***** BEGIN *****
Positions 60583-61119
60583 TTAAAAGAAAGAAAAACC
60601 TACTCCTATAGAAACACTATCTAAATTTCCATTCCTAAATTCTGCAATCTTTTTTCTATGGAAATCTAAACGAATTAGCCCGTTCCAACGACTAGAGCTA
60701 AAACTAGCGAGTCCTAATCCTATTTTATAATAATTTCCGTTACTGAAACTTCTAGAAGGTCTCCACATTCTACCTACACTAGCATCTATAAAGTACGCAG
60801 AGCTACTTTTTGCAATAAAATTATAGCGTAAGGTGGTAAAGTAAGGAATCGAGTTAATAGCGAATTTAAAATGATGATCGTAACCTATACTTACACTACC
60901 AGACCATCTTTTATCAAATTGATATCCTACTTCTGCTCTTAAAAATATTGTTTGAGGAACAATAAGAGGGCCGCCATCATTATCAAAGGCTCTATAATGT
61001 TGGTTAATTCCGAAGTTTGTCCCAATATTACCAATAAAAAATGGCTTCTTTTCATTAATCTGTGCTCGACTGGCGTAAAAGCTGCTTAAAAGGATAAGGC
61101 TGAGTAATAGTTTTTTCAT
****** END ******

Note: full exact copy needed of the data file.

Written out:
Positions 60583-61119
60583 TTAAAAGAAAGAAAAACC
60601 TACTCCTATAGAAACACTATCTAAATTTCCATTCCTAAATTCTGCAATCTTTTTTCTATGGAAATCTAAACGAATTAGCCCGTTCCAACGACTAGAGCTA
60701 AAACTAGCGAGTCCTAATCCTATTTTATAATAATTTCCGTTACTGAAACTTCTAGAAGGTCTCCACATTCTACCTACACTAGCATCTATAAAGTACGCAG
60801 AGCTACTTTTTGCAATAAAATTATAGCGTAAGGTGGTAAAGTAAGGAATCGAGTTAATAGCGAATTTAAAATGATGATCGTAACCTATACTTACACTACC
60901 AGACCATCTTTTATCAAATTGATATCCTACTTCTGCTCTTAAAAATATTGTTTGAGGAACAATAAGAGGGCCGCCATCATTATCAAAGGCTCTATAATGT
61001 TGGTTAATTCCGAAGTTTGTCCCAATATTACCAATAAAAAATGGCTTCTTTTCATTAATCTGTGCTCGACTGGCGTAAAAGCTGCTTAAAAGGATAAGGC
61101 TGAGTAATAGTTTTTTCAT